Rightly so, when the Pakatan Harapan government was formed after the 14th general election they had to deliver the promises in their election manifesto.
Among urban and urbane circles, the most widely anticipated was official investigations into the purported wrongdoings of government leaders, government departments, government-related agencies and companies such as Felda, Mara, Tabung Haji and 1MDB.
In the run-up to the general election, there was already concerted foreign and local reporting of the financial mismanagement and misappropriation of funds in and by these bodies. At its worst, this was seen as an unprecedented abuse of sovereign funds and the rakyat’s money. The rakyat were led to believe they had been cheated.
Underlying investigations of monetary abuse anywhere in the world are the usual allegations of criminal acts such as bribery, money laundering, malfeasance and CBT.
Research by authorised and unauthorised entities in the Malaysian cases doggedly followed the trail of corrupt acts by those involved right up to the political leaders of the previous government.
In the crosshairs of enforcement agencies like the police, Malaysian Anti-Corruption Commission and official task forces are the heads and management teams of these agencies and companies.
We can easily understand why the fight against corruption and financial abuse has to take precedence when we are convinced the new government means to wipe out kleptocracy in order to present itself as squeaky clean.
The very reason why the political parties making up Pakatan Harapan raked in votes to topple the previous government was their battle cry against the kleptocracy and corruption of the Barisan Nasional leaders. To be seen as serious, their playing field must immediately be strewn with a line-up of corrupted Umno leaders and heads of government departments and agencies including the GLCs that are purported to have abused their positions.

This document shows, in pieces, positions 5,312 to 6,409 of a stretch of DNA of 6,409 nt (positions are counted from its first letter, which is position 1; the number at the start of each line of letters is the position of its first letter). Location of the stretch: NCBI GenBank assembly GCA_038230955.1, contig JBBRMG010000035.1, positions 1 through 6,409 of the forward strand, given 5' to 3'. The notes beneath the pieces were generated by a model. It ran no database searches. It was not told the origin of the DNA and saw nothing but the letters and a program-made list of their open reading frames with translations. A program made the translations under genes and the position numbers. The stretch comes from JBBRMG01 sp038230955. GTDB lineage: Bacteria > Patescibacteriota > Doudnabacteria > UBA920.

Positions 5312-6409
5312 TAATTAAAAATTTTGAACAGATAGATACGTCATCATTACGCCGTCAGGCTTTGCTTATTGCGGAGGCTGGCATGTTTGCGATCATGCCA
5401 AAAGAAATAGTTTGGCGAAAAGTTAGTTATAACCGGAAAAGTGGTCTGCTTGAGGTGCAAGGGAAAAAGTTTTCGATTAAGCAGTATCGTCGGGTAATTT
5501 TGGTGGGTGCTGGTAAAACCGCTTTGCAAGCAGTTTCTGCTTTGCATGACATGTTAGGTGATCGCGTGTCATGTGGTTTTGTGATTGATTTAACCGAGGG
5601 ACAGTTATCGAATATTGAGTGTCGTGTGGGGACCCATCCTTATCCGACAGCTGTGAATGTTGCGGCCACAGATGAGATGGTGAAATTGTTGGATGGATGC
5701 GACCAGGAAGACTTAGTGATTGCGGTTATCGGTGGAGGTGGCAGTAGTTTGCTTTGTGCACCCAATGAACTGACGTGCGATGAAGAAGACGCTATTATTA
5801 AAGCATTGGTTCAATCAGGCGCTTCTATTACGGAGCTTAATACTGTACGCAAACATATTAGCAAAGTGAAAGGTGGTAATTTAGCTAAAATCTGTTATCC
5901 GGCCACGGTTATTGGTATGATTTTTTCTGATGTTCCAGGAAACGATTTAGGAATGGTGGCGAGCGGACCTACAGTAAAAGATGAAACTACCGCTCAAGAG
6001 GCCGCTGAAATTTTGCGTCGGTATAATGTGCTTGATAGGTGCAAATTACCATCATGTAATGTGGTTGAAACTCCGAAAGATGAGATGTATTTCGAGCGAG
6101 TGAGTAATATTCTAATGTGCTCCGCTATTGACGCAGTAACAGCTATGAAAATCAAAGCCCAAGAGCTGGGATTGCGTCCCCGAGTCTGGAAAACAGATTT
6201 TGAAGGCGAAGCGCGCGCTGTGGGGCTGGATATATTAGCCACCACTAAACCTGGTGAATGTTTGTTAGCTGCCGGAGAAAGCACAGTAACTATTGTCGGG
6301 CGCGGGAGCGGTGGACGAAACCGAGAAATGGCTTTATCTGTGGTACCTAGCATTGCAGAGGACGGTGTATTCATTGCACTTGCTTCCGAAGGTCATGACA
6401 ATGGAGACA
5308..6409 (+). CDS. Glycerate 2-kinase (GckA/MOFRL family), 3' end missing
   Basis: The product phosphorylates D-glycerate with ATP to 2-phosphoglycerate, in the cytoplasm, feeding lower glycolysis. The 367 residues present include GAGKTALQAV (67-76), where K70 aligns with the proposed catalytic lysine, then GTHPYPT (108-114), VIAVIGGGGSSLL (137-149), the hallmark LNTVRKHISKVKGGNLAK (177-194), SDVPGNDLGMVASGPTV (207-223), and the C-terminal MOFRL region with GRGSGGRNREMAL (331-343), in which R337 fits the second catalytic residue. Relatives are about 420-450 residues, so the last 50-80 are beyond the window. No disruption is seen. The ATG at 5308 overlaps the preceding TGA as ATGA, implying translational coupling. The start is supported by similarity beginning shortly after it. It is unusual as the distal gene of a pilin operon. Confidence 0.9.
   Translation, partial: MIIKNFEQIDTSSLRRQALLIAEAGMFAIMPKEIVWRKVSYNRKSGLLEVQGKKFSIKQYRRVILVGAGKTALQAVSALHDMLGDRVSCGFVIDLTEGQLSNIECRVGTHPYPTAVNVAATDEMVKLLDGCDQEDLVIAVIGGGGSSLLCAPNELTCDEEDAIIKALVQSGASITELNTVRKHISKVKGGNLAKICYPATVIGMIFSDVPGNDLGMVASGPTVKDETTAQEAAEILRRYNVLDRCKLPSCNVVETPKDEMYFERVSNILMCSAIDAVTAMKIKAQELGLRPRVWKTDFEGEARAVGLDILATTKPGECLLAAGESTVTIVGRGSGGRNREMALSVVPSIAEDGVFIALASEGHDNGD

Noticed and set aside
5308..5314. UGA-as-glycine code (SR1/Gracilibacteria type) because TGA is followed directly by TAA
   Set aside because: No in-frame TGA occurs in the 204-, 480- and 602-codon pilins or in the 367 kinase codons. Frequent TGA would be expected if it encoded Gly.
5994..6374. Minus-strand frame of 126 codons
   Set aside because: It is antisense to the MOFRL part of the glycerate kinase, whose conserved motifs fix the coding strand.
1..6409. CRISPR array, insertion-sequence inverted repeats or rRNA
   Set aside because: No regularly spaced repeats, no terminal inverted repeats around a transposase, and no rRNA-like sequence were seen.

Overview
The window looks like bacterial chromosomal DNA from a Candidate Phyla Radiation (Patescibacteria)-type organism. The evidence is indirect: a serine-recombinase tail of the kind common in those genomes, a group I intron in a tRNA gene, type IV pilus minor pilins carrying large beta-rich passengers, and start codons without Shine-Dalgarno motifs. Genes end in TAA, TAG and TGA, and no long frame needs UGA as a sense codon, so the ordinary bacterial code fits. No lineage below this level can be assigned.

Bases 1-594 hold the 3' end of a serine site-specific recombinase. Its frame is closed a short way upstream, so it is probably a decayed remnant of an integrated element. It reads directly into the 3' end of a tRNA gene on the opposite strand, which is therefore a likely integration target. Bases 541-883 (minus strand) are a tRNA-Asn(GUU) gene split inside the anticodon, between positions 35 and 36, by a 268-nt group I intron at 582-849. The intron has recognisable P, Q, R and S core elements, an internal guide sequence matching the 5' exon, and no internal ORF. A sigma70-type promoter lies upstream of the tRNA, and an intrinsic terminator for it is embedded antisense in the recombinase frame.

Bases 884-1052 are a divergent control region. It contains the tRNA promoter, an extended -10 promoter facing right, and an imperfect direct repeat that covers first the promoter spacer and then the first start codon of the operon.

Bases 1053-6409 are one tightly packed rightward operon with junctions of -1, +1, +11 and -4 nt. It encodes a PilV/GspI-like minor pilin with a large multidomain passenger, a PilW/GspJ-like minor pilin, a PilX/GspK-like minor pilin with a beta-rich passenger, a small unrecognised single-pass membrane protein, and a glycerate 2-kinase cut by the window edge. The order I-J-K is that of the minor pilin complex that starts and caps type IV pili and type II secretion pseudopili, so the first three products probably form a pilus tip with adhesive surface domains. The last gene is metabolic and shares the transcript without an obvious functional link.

Thus we saw the quick establishment of special councils such as the Council of Eminent Persons, Institutional Reforms Committee and their working teams to lead government-sanctioned research and investigations for the purpose of advising the prime minister and his Cabinet on the appropriate line of action to take within the first 100 days.
We saw the axing of many heads among the top professionals in the country’s civil service and government corporations plus some 17,000 political appointees. And the purge continues today with daily reports of the unearthing of financial scandals and skeletons falling out of hidden cupboards.
Zooming in on just one of the criminal acts, namely bribery and corruption that is being rigorously uncovered by the MACC, the key questions to be asked are: If those charged are the takers, who are the givers? If the takers are being charged, why are the givers not being prosecuted and dragged to court in the same fashion? If there are thieves among the leaders who have stolen the rakyat’s money in broad daylight, might not there be their cohorts, i.e. the masterminds?
In simple language, corruption is a two-way phenomenon of there being the gullible and corruptible (the takers), and the truly criminal and conniving (the givers). Corruption involves the giver handing inducements to the taker. The question of who or what comes first is moot. Both parties are committing crimes and must be prosecuted.
In order for the MACC to be credible in its role and function, it must investigate all parties that are reported to be guilty of corruption, that is both the givers and takers.